WHAT IS FISCAL FRONTIERS?
Welcome aboard the Fiscal Frontiers Express! We’re happy to give you a tour of the place. This blog post will be focused on what we do. For a better understanding of why this blog exists, see our previous post: The New (Fiscal) Frontier(s)!
What Fiscal Frontiers does is pretty simple: we research all of the new and exciting ways there are to allegedly make money on the internet, either as an investment or a business, and then we test them out. For investments, we’ll be dropping real money into them, tentatively planned to be at least $1,000 (investment depending). For businesses, we’ll be committing a material chunk of time to give it a legitimate chance.
So, what kind of things will we be testing out on this site? I’m glad you asked!
We will invest real money (again, hopefully at least $1,000) into the platforms/products we find and track their performance, posting the actual, real results on here, monthly. The initial categories we are interested in exploring are:
Peer-to-Peer Lending: the practice of lending money online directly to individuals and businesses through an online portal.
Equity Crowdfunding: buying shares of small businesses in the hopes of earning dividends or selling them one day.
Debt Crowdfunding: buying bonds and other debt from small businesses in the hopes of earning income.
Robo Advisors: entrusting your money to an algorithm to invest in low-cost index funds based on your goals.
These will likely be the initial categories we’ll use, but, one day, we hope to expand to things like buying trees in tree plantations, crowdmining cryptocurrency, and, should we ever become “accredited investors”, even more exotic things like gambling algorithms and farmland.
We will also be keeping track of some of the more traditional investment tools, so we can compare the returns we get from our investments against a control group. The control group will include hedge funds, mutual funds, and exchange traded funds. And if you don’t know what those are, then look forward to a future blog post to explain the differences between them for those newer to the investing world.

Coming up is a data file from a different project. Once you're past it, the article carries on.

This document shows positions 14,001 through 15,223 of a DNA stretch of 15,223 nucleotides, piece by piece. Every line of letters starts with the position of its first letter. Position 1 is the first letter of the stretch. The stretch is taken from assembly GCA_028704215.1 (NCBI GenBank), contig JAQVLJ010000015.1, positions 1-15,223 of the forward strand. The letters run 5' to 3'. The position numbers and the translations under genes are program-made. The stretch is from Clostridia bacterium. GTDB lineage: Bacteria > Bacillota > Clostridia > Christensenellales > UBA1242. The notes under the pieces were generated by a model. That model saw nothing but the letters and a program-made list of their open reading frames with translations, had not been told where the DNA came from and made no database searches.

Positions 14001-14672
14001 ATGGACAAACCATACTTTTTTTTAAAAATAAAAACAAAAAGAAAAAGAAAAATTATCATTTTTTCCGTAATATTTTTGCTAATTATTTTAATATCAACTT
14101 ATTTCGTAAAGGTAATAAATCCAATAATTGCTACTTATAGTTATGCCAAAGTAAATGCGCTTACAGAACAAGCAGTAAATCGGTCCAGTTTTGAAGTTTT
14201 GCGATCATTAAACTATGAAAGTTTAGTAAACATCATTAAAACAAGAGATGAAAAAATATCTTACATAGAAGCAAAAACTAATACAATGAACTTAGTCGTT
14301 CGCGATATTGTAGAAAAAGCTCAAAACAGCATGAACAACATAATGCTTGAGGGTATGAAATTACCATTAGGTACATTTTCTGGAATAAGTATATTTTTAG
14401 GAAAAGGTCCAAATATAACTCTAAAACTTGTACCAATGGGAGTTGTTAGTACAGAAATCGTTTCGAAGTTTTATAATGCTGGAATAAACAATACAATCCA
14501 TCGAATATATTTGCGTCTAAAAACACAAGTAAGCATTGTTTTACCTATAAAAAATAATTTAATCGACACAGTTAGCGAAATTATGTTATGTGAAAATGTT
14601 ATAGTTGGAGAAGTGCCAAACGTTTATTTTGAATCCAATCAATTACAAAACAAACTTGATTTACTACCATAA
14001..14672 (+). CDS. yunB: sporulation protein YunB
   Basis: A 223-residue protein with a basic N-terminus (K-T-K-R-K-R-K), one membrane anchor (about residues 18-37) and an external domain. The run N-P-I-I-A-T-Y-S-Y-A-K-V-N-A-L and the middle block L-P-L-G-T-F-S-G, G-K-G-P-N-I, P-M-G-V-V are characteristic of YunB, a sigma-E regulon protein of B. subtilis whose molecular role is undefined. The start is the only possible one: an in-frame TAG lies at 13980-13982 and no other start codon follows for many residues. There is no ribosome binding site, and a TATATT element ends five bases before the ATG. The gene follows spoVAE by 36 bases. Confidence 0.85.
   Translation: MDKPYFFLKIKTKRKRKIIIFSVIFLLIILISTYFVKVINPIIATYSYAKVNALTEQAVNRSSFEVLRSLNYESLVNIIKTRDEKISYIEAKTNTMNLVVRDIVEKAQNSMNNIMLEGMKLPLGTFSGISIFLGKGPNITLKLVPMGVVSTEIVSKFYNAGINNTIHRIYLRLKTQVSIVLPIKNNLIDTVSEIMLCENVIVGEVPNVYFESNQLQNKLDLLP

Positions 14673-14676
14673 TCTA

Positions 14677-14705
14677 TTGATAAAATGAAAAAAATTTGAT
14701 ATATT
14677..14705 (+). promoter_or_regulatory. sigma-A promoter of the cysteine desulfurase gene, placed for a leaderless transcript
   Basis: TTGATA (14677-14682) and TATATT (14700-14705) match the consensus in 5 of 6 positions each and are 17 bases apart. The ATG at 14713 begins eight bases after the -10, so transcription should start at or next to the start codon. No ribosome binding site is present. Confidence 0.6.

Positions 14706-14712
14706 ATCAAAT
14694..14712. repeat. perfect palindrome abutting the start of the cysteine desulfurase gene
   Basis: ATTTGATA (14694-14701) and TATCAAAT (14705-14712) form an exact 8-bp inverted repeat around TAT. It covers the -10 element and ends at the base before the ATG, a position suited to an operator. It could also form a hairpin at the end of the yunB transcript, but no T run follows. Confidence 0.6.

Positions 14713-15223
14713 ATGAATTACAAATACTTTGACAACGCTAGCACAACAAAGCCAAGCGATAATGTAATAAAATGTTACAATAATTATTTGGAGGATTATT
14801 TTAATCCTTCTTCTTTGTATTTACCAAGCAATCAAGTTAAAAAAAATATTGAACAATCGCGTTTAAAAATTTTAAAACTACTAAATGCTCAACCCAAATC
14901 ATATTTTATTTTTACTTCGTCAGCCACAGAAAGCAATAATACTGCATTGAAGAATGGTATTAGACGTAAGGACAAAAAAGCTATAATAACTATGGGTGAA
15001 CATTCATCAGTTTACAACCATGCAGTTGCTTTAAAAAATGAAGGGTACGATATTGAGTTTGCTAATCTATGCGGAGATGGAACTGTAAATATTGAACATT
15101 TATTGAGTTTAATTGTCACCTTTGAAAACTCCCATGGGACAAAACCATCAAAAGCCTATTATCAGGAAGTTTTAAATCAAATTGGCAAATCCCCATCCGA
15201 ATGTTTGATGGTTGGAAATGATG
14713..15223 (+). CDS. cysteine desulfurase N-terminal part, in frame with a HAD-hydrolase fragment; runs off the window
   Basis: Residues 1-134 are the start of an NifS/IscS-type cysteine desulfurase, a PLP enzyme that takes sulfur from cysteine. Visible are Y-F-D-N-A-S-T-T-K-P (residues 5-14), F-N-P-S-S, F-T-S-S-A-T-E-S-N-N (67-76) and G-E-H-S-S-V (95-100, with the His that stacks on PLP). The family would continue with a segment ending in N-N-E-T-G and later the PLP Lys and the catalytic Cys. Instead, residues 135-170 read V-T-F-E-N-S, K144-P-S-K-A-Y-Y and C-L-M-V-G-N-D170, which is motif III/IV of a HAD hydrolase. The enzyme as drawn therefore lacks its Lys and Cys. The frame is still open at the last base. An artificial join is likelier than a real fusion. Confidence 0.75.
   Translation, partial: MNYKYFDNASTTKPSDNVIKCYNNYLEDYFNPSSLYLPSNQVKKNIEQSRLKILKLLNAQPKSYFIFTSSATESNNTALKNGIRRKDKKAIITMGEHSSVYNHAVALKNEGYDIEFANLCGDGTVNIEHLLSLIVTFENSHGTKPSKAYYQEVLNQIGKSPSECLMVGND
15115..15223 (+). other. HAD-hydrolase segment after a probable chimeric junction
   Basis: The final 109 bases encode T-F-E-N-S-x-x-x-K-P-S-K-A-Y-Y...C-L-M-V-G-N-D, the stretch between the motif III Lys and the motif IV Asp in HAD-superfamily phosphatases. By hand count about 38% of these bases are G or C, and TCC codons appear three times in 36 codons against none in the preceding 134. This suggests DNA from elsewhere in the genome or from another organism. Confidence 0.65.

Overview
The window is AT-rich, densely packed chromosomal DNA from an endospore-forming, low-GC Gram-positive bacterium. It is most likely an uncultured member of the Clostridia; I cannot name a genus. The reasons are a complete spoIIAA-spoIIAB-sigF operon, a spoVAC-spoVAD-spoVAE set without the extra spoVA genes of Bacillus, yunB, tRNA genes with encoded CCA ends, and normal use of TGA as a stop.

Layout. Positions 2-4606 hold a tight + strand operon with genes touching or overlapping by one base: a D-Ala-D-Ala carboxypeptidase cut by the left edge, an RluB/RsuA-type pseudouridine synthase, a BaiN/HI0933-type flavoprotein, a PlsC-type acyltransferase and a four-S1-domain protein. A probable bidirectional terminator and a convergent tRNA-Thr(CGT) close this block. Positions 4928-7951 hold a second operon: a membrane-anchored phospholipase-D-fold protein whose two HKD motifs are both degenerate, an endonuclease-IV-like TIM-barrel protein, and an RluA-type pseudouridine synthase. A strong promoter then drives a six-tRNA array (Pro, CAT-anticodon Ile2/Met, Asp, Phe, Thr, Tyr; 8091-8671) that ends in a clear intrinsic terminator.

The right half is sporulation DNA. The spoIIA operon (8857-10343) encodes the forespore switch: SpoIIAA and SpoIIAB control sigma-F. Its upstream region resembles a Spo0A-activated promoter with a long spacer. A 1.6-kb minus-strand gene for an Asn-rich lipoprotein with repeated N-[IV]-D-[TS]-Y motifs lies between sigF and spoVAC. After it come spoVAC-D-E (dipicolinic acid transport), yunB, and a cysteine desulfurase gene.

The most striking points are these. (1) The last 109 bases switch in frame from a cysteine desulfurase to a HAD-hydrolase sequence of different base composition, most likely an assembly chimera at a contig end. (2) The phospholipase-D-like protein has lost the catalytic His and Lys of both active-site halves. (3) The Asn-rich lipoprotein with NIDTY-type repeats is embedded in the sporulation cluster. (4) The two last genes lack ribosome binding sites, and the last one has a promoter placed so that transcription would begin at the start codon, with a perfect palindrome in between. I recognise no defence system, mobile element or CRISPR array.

On the business side, this will be a little trickier because businesses take a lot more time than investments. That said, our goal will be to find some of the more common suggestions online for making money and try them out for a substantial period of time (depending on the opportunity), reporting to you on our successes and (most likely) failures.
Quick aside: Calling this category “business” may be a bit of a misnomer, since we don’t think answering surveys could ever be stretched to be considered a business, but we hope you catch our drift.
The things we’ll try first are:
Surveys: signing up for as many survey sites as we can and answering as many as we can. Our end goal is to at least have enough for a cup of coffee after a couple months.
Travel blogging: we at Fiscal Frontiers like to travel and one of the pieces of advice on the net is to blog about your hobbies. And travel blogging is actually a pretty big thing now, so we’ll try our hand at that to see how difficult it is to get any kind of following or make any kind of money.
Affiliate marketing: you know those annoying ads all over the internet telling you to try the newest, latest and greatest fads? Apparently those are put out by real people earning commission, and apparently anyone with an internet connection can do it. And we’re people with an internet connection, so we’ll give it a whirl!
As a comparative for this one, we will do our best to keep track of our time, so we can compare our online earnings to a minimum wage job in whatever country you live in.
Join us next week as we start to lay the foundation for this blog by talking about the history of investing, before getting into the actual platforms and investments over the coming weeks and months.